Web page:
Friday, August 04, 2006

OECD Survey of Australian Economy

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Originally uploaded by Sydney Weasel.
The 2006 Economic Survey of Australia released by the OECD today provides a strong endorsement of the Government's economic management and Australia's economic performance.

The OECD Survey notes that Australia’s “recent macroeconomic performance continues to be impressive” and that “living standards have steadily improved since the beginning of the 1990s and now surpass all G7 countries except the United States”.

1 comment:

Anonymous said...

The OECD points out that “Wide-ranging reforms, particularly to promote competition, were instrumental in this respect. They promoted productivity growth, most notably in the second half of the 1990s. The greater flexibility engendered by these reforms, together with the introduction of robust monetary and fiscal policy frameworks, has also bolstered the economy’s resilience to a series of major shocks over the last decade .”

The OECD sees the main long‑term challenge facing the Australian economy is to sustain its impressive performance, particularly in the face of population ageing. The OECD goes on to say that sustaining performance requires progress on three fronts: improving fiscal relations across levels of government, boosting productivity growth and raising labour market flexibility and supply.

The Government has a significant reform agenda in these areas, with the implementation of the Work Choices and Welfare to Work reforms and the new CoAG National Reform Agenda.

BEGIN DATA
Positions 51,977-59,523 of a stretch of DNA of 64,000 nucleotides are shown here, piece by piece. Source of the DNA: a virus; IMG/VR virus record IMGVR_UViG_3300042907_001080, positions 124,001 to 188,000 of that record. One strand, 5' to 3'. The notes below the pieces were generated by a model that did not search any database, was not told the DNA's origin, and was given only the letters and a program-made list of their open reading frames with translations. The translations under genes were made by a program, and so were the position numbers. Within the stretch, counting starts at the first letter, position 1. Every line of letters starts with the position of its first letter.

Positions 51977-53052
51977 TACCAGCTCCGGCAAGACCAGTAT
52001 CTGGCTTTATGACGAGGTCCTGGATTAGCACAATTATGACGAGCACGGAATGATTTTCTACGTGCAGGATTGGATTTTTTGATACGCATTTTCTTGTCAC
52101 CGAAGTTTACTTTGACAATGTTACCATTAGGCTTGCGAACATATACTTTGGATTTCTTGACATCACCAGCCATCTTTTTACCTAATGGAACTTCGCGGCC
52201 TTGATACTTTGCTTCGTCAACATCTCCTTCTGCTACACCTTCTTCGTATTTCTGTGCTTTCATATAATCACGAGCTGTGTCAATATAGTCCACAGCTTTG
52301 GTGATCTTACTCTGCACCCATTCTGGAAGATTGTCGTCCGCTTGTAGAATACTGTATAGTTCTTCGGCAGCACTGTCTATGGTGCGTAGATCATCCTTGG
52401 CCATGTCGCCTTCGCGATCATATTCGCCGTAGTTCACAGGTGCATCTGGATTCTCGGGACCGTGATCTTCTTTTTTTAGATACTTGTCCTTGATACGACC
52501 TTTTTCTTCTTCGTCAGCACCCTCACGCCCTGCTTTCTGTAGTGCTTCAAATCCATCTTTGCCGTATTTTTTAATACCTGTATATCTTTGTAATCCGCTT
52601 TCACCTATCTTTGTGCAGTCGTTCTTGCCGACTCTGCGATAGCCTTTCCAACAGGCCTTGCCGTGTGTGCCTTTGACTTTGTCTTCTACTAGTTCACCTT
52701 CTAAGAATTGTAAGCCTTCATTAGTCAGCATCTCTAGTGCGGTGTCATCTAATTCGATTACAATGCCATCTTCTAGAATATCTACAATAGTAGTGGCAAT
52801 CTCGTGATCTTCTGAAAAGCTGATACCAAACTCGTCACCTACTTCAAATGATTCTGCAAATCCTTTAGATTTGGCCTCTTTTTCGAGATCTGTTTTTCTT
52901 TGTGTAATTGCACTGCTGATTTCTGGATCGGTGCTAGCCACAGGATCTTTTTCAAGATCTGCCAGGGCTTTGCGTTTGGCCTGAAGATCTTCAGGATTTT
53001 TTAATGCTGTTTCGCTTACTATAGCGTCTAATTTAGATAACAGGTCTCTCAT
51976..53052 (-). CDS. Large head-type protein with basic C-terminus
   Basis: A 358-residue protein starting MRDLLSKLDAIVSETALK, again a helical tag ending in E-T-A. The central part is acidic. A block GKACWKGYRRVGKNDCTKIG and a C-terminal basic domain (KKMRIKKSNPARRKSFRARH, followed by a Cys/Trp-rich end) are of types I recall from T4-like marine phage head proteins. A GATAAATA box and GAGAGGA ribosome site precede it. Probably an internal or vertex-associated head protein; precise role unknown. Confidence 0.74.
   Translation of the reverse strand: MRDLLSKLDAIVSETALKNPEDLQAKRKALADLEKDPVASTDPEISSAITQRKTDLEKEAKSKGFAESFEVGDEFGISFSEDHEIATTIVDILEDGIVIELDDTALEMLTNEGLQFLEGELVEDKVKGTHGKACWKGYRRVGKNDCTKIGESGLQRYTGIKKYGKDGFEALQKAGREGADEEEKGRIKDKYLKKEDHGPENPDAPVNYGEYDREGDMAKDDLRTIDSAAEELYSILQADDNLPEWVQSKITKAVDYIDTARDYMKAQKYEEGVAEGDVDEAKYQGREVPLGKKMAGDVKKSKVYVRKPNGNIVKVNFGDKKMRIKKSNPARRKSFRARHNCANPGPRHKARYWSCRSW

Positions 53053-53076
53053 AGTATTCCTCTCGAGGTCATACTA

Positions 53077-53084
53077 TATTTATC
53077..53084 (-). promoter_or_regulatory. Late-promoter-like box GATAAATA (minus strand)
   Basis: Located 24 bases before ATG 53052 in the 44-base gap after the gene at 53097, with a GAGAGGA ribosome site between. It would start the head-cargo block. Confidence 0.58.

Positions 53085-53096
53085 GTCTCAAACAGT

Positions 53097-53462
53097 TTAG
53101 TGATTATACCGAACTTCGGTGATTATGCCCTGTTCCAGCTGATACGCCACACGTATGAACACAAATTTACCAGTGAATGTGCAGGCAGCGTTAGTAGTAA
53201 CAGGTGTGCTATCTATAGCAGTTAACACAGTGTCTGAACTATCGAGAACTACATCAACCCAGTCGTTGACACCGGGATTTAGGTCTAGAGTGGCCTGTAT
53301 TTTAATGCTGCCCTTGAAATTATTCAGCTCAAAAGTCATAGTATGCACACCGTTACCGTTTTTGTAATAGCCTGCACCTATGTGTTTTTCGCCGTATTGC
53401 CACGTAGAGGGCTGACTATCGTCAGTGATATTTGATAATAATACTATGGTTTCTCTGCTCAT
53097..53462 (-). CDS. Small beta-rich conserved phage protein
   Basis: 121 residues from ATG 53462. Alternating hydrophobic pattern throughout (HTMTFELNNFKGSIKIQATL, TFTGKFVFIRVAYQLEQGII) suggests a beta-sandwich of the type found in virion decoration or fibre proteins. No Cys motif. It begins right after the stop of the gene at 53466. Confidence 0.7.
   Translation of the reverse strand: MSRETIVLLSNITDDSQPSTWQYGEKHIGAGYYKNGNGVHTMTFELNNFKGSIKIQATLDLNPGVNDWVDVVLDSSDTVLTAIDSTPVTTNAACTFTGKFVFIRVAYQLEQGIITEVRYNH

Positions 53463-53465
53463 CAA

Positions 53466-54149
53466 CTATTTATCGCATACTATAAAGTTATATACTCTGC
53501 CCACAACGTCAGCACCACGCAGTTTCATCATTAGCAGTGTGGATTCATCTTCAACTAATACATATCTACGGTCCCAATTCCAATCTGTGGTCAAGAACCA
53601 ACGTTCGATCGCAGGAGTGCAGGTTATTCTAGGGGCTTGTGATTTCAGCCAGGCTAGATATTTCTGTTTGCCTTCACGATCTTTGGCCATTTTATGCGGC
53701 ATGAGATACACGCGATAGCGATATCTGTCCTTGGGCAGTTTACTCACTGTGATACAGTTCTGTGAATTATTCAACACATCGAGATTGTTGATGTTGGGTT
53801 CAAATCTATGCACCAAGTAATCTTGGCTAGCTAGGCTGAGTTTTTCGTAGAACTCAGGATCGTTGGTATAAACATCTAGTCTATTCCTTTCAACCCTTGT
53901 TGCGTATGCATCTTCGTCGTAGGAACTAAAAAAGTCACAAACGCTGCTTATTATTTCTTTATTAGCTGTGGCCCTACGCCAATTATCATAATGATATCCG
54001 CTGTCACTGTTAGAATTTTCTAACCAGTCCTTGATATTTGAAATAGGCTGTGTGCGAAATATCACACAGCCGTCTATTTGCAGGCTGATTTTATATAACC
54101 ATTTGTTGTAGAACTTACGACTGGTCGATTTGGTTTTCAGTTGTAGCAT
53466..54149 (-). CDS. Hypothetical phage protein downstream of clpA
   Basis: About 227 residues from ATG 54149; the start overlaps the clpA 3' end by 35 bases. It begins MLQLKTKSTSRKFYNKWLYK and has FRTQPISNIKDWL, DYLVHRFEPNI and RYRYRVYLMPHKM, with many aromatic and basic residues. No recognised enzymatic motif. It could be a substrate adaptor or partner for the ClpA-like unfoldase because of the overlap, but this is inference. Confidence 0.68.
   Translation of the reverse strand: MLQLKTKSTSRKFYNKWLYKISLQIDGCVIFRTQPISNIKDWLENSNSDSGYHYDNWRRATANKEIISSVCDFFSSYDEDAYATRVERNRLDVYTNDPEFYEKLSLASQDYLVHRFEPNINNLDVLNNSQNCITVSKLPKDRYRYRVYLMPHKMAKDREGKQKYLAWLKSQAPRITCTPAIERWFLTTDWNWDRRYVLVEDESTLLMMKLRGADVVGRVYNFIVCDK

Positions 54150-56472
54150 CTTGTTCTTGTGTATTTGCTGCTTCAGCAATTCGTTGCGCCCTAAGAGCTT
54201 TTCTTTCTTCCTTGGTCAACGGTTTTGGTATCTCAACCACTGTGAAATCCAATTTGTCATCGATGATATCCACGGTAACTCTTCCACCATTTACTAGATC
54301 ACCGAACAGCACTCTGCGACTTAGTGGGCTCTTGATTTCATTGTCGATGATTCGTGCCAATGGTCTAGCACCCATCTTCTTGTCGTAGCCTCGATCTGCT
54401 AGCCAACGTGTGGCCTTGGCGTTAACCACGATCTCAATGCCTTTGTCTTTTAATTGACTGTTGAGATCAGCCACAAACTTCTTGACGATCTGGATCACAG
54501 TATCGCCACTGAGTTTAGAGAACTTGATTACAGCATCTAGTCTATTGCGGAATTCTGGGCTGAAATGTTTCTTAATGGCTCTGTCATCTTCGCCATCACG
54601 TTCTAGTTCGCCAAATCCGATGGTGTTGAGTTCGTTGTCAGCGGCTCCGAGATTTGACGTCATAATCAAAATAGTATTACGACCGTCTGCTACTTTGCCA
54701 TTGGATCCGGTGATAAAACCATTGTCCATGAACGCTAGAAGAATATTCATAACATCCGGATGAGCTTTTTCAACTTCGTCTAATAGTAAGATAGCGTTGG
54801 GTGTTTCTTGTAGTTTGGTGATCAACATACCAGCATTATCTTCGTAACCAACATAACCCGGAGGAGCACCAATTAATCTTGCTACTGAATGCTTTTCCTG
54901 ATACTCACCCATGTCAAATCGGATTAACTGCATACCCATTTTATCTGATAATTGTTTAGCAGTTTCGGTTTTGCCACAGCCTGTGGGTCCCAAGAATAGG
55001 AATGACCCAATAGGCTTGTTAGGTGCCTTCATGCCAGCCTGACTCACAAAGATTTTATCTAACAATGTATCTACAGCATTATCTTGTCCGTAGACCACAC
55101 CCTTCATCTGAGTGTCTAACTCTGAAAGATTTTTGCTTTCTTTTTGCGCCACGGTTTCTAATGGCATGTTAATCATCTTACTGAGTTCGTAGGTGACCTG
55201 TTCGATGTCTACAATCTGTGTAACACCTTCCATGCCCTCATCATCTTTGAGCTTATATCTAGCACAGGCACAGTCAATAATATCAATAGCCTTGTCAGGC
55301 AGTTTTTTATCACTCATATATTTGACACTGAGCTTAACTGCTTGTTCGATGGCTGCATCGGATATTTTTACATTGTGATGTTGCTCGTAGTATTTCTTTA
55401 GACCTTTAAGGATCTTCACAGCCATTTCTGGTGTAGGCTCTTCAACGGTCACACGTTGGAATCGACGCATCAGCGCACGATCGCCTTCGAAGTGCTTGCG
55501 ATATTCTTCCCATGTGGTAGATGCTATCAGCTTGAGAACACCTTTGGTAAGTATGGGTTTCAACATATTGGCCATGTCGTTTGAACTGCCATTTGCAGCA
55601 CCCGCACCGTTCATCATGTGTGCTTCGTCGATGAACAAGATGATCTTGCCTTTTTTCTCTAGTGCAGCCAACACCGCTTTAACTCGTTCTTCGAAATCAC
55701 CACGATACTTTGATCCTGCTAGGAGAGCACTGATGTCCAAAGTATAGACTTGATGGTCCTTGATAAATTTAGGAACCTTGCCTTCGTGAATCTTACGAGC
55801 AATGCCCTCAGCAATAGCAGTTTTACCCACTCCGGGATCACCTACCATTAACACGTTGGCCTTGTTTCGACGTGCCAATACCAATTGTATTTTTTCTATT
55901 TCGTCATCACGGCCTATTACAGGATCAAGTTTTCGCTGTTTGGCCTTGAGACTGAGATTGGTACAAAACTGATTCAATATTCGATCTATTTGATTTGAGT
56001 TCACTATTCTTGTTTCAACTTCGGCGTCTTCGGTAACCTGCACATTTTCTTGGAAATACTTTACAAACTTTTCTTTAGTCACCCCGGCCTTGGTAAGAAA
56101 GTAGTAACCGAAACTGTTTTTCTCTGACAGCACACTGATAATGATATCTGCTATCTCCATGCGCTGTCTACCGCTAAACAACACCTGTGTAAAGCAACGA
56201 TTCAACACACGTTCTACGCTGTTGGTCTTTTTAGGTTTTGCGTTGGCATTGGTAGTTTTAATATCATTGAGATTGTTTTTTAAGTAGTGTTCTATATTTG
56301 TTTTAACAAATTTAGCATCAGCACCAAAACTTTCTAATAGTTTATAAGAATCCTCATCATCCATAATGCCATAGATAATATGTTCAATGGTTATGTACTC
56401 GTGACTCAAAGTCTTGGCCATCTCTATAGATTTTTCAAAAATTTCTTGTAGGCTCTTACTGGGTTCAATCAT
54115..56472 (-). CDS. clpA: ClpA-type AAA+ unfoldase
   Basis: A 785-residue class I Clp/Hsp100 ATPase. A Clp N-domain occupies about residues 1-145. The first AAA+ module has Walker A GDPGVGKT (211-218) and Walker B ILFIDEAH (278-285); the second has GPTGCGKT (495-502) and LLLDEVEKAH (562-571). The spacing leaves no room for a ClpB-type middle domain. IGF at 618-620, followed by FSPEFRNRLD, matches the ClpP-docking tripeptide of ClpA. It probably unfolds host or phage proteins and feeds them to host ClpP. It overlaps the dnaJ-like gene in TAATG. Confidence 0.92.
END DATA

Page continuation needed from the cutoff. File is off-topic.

The Government is working closely with the States and Territories to continue to clarify respective roles and responsibilities in areas such as health and aged care. For example, the Australian Government has provided funding of $152.7 million over five years to improve care for older patients in public hospitals by enhancing in-patient services and the transitions to appropriate long–term care.

The Survey’s recommendations on boosting productivity growth are directed primarily to further reform of network industries, such as freight transport and electricity. These reforms are well underway. In addition, the National Reform Agenda agreement reached at CoAG in February 2006 sets out a broad program of competition and regulatory reform as well as reforms to significantly enhance human capital.

The OECD has acknowledged the significant gains which the Government has made in reforming the labour market and improving participation.

The Government welcomes the 2006 OECD Economic Survey of Australia and the contribution it makes to debate on Australia's economic policy challenges.